CHARLESTON - Homeowners in Mississippi County should brace themselves for an increase in their property tax bill.
Assessment notices for county residents should have started arriving in mailboxes Monday, according to Mississippi County Assessor W.R. "Bill" Thompson.
Property values have increased an average of 10-15 percent since the last re-
assessment two years ago, according to the assessor's news release issued Thursday at the County Commission meeting. The countywide average increase on residential property in 2003 was less than 3 percent and was only 5 percent in 2001, according to Thompson, and there was no increase in 1999. He noted residential property values in neighboring counties are going up this year as well.
"Higher assessments reflect higher prices for houses," Thompson said. "As an example, I know of one that sold for $130,000 last year, was purchased for $70,000 just 10 years ago. It's a blessing if you are selling, but a curse when it comes to paying taxes." He noted state law bases assessments on the market value of property.
Recent residential sales studies of Mississippi County by the State Tax Commission indicate the county's homes should have increased in value by as much as 30 percent, according to Thompson.
"The housing in Mississippi County is definitely undervalued," Thompson said. "The residential (assessing) in my office has certainly been conservative and has not seen an increase since 1999."
Thompson said agricultural and commercial real estate values are about right, according to STC studies.
Studies by the STC require local assessors to make valuation increases or face financial penalties to local school districts, according to Thompson. He cited as an example how Fredericktown schools lost $475,000 when the Madison County assessor refused to make a valuation increase and the STC responded by ordering a 25-percent increase of all property in the county and hiring outside appraisers to review the county this year.
Under state law, higher assessments are not supposed to translate to higher taxes when bills go out this fall. According to Thompson, taxing jurisdictions are supposed to roll back rates so the taxing entity does not receive any more money except from the value of new construction and a cost-of-living adjustments.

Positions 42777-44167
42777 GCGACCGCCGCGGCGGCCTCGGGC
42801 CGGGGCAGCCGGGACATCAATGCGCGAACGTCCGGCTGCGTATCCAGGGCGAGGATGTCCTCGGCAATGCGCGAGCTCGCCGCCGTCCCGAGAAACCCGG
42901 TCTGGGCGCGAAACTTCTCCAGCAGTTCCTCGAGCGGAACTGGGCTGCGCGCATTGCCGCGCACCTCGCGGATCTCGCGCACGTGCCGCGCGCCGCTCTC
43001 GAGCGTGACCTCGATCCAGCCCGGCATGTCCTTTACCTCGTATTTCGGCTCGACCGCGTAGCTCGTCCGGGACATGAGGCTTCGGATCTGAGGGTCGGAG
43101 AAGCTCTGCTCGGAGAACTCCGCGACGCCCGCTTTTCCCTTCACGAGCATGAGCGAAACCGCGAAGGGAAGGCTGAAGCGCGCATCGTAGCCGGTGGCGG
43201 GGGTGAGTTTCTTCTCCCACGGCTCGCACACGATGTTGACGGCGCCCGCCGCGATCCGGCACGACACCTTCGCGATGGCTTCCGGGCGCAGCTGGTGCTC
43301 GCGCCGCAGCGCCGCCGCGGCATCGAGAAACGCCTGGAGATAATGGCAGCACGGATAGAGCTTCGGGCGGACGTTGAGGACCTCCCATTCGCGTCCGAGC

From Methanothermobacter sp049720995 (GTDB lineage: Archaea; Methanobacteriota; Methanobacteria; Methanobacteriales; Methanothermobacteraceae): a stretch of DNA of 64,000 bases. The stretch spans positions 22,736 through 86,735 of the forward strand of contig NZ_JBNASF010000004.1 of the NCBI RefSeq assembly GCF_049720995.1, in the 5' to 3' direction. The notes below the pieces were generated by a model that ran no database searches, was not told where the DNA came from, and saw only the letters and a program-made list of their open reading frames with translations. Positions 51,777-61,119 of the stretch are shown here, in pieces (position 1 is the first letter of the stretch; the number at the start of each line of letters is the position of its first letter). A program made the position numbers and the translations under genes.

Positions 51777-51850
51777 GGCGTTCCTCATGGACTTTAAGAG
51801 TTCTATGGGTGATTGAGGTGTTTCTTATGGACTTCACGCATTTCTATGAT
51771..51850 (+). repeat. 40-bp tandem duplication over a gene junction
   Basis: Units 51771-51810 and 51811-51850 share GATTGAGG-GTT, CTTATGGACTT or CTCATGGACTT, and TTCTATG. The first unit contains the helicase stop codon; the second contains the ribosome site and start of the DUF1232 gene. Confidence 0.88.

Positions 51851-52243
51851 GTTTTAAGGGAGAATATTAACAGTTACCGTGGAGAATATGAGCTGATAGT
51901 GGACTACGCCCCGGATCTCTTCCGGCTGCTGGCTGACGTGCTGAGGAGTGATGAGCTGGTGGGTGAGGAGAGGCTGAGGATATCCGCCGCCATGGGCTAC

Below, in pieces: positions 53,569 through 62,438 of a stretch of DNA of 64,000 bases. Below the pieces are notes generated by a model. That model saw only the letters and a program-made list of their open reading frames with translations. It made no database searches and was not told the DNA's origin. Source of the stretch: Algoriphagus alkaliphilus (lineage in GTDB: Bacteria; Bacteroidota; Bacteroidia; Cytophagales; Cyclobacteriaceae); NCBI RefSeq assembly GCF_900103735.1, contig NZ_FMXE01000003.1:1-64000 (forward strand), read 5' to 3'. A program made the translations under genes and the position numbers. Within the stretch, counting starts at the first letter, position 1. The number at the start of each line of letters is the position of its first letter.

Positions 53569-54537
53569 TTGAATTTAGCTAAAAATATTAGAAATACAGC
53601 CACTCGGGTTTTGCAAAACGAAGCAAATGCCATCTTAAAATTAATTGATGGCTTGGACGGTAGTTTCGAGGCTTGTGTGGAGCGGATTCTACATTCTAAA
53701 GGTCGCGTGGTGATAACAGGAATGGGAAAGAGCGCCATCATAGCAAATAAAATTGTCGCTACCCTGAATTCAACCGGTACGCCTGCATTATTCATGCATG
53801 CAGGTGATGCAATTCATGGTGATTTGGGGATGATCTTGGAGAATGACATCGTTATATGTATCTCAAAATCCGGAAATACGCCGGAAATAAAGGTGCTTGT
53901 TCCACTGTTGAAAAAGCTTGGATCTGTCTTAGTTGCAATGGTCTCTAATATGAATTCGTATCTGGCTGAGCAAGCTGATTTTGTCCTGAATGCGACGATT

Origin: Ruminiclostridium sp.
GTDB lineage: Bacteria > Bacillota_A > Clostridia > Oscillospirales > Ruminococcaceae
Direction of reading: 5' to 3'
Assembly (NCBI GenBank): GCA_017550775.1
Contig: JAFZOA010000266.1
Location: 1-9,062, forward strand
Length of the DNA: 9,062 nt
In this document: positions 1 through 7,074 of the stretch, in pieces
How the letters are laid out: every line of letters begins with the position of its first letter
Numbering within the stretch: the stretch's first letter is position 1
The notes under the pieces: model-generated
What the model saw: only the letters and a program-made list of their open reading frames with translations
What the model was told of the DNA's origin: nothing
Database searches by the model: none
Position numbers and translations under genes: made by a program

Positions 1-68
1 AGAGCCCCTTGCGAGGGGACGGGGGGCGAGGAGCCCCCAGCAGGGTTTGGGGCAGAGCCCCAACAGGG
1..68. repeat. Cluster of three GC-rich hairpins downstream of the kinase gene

Thompson said things don't always work out that way because a homeowner whose assessed value increases by a greater percentage than the taxing jurisdiction as a whole or is in a school district at the minimum rate can still expect to see higher taxes. "It's getting to the point that retired people can't afford homes," Thompson said. "Thank goodness for the Circuit Breaker - the hardest part is paying the bill before you can apply for the refund."
Assessments are not necessarily the last word, however, as property owners can appeal to the Board of Equalization or request an informal hearing with the county assessor in his office. All hearings must conclude by May 30 so that the tax book can be prepared.
The assessor's office will consider changing an assessment only if property owners can provide documents that show the county's appraised value of the property is higher than its market value. Acceptable documentation includes: a recent appraisal, a recent sales contract, insurance, or a broker's opinion of value.
Also during Thursday's County Commission meeting, commissioners reviewed a letter from Matt Sorensen, vice president of Midland GIS Solutions, to the county clerk and county assessor outlining topics discussed during a May 19 meeting with county and Midland officials.
The letter notes the ability to plot full-color tax maps using the geographic information system computer mapping program was demonstrated.
The letter also advises that any problems with the digital aerial photography are the responsibility of Walker and Associates which provided the photography; and that Midland will continue to provide toll-free technical support to Sarah Anderson who does parcel splits for the assessor's office.
"A fully functional and powerful GIS program has been developed for the county and is ready to be embraced and utilized by the county," Sorensen wrote in closing the letter.